Hegel and Newtonianism
Michael John Petry
Springer Netherlands, Oct 31, 1993 - Philosophy - 793 pages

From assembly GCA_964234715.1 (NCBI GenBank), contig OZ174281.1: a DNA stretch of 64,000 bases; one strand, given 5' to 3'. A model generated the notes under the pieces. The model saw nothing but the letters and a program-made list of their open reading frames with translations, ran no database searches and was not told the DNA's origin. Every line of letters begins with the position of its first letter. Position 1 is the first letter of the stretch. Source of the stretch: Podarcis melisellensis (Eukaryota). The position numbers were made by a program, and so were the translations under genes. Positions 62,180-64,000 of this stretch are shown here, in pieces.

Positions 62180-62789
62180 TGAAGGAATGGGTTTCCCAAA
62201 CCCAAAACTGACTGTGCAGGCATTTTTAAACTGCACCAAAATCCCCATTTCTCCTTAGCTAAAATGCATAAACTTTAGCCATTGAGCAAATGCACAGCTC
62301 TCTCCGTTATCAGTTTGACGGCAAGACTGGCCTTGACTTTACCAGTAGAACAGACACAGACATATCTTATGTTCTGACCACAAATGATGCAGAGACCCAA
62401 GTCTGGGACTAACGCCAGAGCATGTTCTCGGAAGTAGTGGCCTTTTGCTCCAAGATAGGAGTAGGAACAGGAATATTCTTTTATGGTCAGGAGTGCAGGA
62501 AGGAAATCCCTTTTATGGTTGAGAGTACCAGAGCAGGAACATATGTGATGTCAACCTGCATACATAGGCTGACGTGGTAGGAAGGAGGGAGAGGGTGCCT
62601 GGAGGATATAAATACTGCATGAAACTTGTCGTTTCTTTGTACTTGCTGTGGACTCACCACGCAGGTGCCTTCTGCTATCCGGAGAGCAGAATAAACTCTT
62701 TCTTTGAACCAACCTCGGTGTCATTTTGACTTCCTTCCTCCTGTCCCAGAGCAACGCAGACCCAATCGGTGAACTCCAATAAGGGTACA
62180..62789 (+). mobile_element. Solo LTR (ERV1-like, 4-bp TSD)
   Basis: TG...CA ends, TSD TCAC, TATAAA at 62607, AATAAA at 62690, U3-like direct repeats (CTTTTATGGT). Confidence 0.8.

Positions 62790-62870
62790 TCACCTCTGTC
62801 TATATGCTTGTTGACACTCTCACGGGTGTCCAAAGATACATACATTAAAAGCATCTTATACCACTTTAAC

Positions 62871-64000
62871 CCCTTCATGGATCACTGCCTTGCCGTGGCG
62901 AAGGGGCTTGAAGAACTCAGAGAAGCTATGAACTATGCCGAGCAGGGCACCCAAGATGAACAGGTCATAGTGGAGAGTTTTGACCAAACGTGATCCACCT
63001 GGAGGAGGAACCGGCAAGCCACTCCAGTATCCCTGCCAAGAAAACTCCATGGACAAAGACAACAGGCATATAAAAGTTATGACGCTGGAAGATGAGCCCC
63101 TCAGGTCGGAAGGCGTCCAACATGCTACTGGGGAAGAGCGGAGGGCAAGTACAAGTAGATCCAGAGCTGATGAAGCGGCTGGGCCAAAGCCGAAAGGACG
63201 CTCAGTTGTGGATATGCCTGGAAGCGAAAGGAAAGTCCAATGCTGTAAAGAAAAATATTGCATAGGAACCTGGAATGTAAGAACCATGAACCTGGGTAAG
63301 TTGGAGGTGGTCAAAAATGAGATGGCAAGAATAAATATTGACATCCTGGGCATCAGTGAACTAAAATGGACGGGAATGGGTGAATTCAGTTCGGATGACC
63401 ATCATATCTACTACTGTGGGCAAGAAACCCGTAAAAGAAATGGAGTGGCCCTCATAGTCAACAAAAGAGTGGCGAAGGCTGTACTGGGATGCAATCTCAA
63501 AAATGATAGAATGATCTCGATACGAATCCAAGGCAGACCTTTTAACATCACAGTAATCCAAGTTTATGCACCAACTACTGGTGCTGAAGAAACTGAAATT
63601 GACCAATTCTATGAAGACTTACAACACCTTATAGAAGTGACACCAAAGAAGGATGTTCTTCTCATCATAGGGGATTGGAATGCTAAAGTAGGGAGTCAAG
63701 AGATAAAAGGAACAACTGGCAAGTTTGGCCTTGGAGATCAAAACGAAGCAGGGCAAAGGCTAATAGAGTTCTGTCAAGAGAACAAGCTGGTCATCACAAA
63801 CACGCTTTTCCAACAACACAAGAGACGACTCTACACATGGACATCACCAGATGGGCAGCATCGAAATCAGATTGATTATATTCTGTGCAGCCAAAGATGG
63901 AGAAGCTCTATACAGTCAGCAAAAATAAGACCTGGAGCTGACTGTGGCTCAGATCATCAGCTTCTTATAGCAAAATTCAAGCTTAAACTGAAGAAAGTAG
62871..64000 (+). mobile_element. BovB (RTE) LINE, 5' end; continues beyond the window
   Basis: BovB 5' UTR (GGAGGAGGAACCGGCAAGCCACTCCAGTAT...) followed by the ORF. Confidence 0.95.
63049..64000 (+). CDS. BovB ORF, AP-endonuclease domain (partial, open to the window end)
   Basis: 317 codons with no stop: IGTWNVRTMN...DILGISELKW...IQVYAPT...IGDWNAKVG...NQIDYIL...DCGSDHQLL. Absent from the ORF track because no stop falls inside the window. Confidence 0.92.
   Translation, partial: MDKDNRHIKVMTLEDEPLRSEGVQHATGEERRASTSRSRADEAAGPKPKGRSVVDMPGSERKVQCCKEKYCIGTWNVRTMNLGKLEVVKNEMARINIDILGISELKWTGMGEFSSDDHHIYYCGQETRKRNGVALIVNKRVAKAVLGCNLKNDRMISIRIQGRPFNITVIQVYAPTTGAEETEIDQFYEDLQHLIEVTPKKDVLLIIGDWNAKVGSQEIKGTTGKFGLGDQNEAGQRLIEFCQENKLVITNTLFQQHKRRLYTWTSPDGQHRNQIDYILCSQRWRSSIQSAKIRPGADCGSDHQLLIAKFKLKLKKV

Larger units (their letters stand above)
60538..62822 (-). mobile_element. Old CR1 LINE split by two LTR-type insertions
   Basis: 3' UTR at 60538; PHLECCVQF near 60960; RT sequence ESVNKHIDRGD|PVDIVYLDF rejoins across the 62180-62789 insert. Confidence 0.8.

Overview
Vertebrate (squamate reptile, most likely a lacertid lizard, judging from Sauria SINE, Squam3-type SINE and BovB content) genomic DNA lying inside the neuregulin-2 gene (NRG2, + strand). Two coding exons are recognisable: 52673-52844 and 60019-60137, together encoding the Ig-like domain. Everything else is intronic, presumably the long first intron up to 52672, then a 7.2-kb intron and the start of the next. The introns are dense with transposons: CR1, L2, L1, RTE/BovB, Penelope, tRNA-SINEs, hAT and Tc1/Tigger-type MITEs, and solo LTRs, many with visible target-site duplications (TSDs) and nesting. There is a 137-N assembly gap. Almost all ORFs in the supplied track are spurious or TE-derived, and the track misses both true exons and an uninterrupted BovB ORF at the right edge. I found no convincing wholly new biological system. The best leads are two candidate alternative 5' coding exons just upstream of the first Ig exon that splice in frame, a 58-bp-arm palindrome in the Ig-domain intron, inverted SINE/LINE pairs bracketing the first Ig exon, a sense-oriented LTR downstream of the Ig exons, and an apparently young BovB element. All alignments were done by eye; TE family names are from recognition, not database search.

It could certainly be argued that the way in which Hegel criticizes Newton in the Dissertation, the Philosophy of Nature and the lectures on the History of Philosophy, has done more than anything else to prejudice his own reputation. At first sight, what we seem to have here is little more than the contrast between the tested accomplishments of the founding father of modern science, and the random remarks of a confused and somewhat disgruntled philosopher; and if we are persuaded to concede that it may perhaps be something more than this - between the work of a clearsighted mathematician and experimentalist, and the blind assertions of some sort of Kantian logician, blundering about among the facts of the real world. By and large, it was this clear-cut simplistic view of the matter which prevailed among Hegel's contemporaries, and which persisted until fairly recently. The modification and eventual transformation of it have come about gradually, over the past twenty or twenty-five years. The first full-scale commentary on the Philosophy of Nature was published in 1970, and gave rise to the realization that to some extent at least, the Hegelian criticism was directed against Newtonianism rather than the work of Newton himself, and that it tended to draw its inspiration from developments within the natural sciences, rather than from the exigencies imposed upon Hegel's thinking by a priori categorial relationships.
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